Chicago | Reuters — U.S. corn futures rose for the second day in a row on Tuesday, supported by strong export demand as well as concerns that forecasts for dry weather in parts of the U.S. could stress the recently seeded crop, traders said.
Wheat and soybean futures weakened on a technical setback after failing to push through resistance points.
USDA said on Monday morning that private exporters reported the sale of 1.36 million tonnes of corn to China for delivery in the 2021-22 marketing year, the second day in a row the country has booked a purchase of at least one million tonnes of the yellow grain.
“China keeps on buying corn, which is really supportive,” said Terry Reilly, senior analyst with Futures International.
Chicago Board of Trade July corn futures settled up 5-3/4 cents at $6.58-1/4 a bushel (all figures US$).
CBOT May soft red winter wheat futures were down 1-3/4 cents at $6.98 a bushel. The contract hit resistance at its five-day moving average early on Tuesday.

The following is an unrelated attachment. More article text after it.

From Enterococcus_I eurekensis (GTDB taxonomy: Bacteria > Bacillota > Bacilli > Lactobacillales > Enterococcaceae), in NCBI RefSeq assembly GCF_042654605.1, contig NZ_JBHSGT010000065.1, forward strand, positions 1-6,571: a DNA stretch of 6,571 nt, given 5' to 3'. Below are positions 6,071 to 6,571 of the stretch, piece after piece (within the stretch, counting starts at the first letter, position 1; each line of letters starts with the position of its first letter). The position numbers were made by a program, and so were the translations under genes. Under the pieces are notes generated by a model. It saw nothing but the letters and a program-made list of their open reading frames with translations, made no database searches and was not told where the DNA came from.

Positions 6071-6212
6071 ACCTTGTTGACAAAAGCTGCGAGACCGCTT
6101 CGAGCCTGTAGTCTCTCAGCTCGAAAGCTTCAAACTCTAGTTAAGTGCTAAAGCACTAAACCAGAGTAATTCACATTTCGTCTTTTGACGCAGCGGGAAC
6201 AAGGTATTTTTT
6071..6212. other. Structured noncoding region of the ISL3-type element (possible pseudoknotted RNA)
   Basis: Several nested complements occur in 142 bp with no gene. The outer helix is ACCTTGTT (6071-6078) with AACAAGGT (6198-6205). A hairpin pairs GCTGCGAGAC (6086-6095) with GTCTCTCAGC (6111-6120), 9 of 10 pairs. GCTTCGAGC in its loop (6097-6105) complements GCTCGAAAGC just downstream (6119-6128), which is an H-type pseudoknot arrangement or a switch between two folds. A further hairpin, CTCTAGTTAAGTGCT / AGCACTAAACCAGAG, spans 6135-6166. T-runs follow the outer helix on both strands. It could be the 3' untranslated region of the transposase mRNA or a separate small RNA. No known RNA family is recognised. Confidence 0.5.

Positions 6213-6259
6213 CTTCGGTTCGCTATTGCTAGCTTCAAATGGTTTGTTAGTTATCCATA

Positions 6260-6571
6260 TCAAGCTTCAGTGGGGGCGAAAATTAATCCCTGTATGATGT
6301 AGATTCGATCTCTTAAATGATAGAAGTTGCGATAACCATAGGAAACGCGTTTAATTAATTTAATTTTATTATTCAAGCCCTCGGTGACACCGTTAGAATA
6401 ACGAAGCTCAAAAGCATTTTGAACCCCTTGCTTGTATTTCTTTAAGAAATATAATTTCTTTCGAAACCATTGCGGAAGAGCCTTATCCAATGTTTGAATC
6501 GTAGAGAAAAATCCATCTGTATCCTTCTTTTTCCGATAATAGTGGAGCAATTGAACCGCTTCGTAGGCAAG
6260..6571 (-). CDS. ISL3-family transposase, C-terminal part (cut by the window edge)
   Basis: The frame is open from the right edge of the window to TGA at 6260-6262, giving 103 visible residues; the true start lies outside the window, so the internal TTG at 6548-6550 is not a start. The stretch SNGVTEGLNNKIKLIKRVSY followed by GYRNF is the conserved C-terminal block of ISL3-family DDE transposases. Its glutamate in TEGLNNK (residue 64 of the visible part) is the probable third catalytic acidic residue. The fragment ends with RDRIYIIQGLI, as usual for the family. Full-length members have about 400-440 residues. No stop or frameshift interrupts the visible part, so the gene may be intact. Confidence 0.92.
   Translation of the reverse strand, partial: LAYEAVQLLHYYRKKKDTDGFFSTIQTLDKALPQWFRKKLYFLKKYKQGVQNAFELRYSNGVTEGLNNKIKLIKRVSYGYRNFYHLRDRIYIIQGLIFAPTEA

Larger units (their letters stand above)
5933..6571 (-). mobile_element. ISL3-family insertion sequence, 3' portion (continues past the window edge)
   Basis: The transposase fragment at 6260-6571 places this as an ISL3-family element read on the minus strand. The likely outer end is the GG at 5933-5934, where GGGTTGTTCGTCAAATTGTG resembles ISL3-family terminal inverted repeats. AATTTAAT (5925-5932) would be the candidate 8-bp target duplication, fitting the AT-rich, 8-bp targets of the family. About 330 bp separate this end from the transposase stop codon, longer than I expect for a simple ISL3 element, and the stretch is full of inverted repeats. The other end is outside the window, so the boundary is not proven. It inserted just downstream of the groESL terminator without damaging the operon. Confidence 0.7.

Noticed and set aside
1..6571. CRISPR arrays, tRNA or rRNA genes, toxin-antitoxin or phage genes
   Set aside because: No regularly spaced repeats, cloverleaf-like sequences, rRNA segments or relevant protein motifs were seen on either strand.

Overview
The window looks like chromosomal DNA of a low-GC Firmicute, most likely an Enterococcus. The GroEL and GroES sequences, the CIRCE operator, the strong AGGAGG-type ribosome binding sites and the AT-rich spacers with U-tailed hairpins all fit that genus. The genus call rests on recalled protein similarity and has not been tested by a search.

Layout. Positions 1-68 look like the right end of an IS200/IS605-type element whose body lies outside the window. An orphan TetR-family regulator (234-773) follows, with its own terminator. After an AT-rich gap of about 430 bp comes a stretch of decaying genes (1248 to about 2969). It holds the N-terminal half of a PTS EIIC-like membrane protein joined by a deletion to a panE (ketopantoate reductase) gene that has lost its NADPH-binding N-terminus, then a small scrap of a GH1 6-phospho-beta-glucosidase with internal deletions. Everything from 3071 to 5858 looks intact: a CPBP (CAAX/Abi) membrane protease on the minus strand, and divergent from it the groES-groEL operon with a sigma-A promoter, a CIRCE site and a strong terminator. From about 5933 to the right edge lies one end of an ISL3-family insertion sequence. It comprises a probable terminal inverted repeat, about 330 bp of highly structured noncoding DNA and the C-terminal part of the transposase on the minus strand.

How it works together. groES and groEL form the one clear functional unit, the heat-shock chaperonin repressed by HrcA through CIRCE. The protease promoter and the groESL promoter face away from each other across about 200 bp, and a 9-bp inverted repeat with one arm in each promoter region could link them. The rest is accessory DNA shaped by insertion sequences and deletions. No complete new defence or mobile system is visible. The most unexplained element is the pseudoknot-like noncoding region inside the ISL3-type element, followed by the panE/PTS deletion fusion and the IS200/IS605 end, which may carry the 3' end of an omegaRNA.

USDA rated 48 per cent of the winter wheat crop in good-to-excellent condition. That was down one percentage point from the previous week while analysts polled by Reuters, on average expected a one-point improvement.
CBOT July soybean futures ended down 13-1/4 cents at $15.74-1/4 a bushel, settling below its 10-day moving average for the first time in five weeks.
On a continuous basis, the most-active soybean contract fell to its lowest since May 7. Soybean futures firmed overnight but turned lower after briefly topping Monday’s high.
Weakness in crude oil prices added pressure to the soybean market.
Soybean planting was 61 per cent complete as of Sunday, ahead of the analyst estimates of 60 per cent, according to USDA.
— Mark Weinraub is a Reuters commodities correspondent in Chicago; additional reporting by Gus Trompiz in Paris and Colin Packham in Canberra.